While the EB-5, or Immigrant Investor Program, is one method for acquiring a visa, the E-2 Treaty Investors Program offers a practical, however occasionally overlooked, solution to the EB-5. The E-2 visa has a number of similarities to lawful permanent resident status in whens it come to its adaptability. As one example, E-2 visa holders may be self-employed (provided that that self-employment furthers the qualifying venture.) In addition, E-2 nonimmigrants could choose to continue to be in the Unites States for an indefinite time frame, and the nonimmigrant need not keep contact with his or her home country.
One constraint on securing an E-2 visa relates to the nonimmigrant’s country of origin. To become qualified to apply for an E-2 visa, a nonimmigrant must definitely be a national of a country with whom the United States signed a Freedom, Commerce and Navigation (FCN) Treaty. The United States joined these treaties with the objective of fostering economical interplay between the signatory nations.
Generally, establishing a man or woman’s nationality is simple, however not always. The authorities in the foreign country determine the nationality status of the nonimmigrant investor. In uncertain cases, it is important to assess diligently the laws of the treaty partner. If the nonimmigrant investor was born in a nation that is a treaty partner of the United States, they may not necessarily get an E-2 visa. Should that country’s laws only follow the doctrine of jus soli, then the nonimmigrant will qualify, but if the country exclusively observes the doctrine of jus sanguinis, then that nonimmigrant will only qualify if one or both of his or her parents were also citizens of that country.
Sometimes, E-2 applicants may have multiple national status. For those individuals, eligibility will depend on what country they hold themselves out as a national. For example, if an applicant possesses dual citizenship of both Spain and Portugal, but holds himself out as a Spanish national, he would qualify, as a result of Spain’s treaty status with the United States. Nonetheless, if he holds himself out as a national of Portugal, he would be ineligible, as Portugal is not a treaty partner. Here in this scenario, the applicant must be documented and admitted into the United States as a Spanish national. As it relates to E-2 eligibility, individuals holding dual nationality with a U.S. treaty partner and the United States are not deemed nationals of the foreign country.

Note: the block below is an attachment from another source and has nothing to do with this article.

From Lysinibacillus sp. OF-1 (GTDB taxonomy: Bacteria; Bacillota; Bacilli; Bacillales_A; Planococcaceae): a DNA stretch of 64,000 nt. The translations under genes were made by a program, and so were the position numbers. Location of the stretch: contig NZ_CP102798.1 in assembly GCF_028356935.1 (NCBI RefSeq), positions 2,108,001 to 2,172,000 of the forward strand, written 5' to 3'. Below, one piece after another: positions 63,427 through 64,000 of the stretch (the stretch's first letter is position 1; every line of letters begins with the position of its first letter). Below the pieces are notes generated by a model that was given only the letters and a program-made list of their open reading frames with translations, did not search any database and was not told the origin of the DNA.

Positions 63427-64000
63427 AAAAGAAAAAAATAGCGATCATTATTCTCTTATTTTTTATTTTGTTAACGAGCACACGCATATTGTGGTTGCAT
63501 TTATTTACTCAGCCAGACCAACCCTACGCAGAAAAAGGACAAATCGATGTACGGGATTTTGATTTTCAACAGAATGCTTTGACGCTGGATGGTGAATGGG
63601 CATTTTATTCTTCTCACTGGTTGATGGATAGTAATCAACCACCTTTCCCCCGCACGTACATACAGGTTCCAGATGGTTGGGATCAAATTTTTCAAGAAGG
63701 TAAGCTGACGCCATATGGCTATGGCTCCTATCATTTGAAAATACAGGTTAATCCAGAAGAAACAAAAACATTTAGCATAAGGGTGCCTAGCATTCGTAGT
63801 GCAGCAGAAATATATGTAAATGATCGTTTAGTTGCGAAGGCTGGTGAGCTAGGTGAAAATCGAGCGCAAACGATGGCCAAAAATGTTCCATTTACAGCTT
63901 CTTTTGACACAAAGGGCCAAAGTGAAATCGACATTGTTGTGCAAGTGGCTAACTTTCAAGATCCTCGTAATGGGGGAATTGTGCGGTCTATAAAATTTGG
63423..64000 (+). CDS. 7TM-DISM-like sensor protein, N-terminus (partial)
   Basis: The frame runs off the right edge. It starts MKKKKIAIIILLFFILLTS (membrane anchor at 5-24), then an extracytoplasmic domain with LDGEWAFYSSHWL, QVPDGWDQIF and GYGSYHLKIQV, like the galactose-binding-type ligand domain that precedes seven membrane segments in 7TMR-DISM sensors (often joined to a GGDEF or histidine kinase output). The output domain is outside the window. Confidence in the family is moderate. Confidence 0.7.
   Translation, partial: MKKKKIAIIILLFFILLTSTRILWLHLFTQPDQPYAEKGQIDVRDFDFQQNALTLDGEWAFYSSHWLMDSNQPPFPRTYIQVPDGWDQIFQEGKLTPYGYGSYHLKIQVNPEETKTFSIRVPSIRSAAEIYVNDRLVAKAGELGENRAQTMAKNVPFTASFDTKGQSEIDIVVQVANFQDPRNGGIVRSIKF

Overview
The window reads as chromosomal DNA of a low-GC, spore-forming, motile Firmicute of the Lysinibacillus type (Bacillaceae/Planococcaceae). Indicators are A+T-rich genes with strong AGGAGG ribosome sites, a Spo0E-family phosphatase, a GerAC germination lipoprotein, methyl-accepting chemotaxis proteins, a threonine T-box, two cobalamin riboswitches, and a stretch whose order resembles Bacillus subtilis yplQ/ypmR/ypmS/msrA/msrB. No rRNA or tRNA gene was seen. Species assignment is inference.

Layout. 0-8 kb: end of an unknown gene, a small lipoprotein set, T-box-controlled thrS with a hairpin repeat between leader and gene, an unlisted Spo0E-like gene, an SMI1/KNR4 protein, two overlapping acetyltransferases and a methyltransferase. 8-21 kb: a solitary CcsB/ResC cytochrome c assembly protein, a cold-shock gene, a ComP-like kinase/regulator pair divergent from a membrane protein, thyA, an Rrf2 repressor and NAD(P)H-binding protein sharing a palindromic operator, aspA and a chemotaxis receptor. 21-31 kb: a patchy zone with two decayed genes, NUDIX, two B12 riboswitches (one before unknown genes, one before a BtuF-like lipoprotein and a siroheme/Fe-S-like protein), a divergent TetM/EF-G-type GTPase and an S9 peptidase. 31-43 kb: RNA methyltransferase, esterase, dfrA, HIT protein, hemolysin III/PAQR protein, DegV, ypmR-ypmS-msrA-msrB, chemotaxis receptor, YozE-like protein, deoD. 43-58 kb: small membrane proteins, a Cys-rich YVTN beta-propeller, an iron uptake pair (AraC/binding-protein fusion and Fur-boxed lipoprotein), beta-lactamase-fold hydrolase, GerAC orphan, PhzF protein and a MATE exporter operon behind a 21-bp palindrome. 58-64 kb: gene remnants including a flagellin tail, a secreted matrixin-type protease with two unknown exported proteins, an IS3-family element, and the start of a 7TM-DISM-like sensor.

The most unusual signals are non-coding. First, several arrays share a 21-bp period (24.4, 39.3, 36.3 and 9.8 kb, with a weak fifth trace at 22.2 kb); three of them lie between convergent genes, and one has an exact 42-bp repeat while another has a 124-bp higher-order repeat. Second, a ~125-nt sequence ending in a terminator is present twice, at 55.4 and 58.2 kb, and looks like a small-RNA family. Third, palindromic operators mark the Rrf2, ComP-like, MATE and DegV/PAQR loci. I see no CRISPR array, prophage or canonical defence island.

To determine the nationality of a commercial enterprise, one must look to the nationality of the business’s owners. The country of incorporation of a business has no bearing on the business’s nationality as it relates to E-2 visas. For businesses that have an equal number of owners from each of two different countries, the business is deemed to have the nationality of both countries. If a business is at least 50 % owned by individuals who are nationals of FCN treaty partners, then it is eligible.
Another important eligibility element is that the source of a business’s investment capital has no bearing on the determination of nationality. If a business is 50 % owned by a Spanish national, then the business is considered to have Spanish nationality, even if 100 % of its investment capital comes from Portuguese sources. If a business is owned by eligible nationals, but their ownership percentage is less than 50 percent, then that business is ineligible. In some cases, the business’s ownership structure can be restructured to make it eligible.
In the case of trusts, U.S. authorities look to the national status of the trust’s beneficiaries, not the trustees, when determining the nationality.
Where to Get Help Qualifying for the E-2 Trader Treaty Visa
This article provides general educational legal information on the benefits of and qualifications for the E-2 Trader Treaty Visa. To determine whether the E-2 Visa is appropriate for you and your family, consult with a qualified immigration lawyer.
Our law firm focuses our legal practice on immigration law and, specifically, we guide foreign nationals who wish to live, work, and invest in the United States through the E-2 Trader Treaty Visa application process. Your next step is to contact our immigration attorneys at 513-793-6555 or Thomasjr@geygan.com.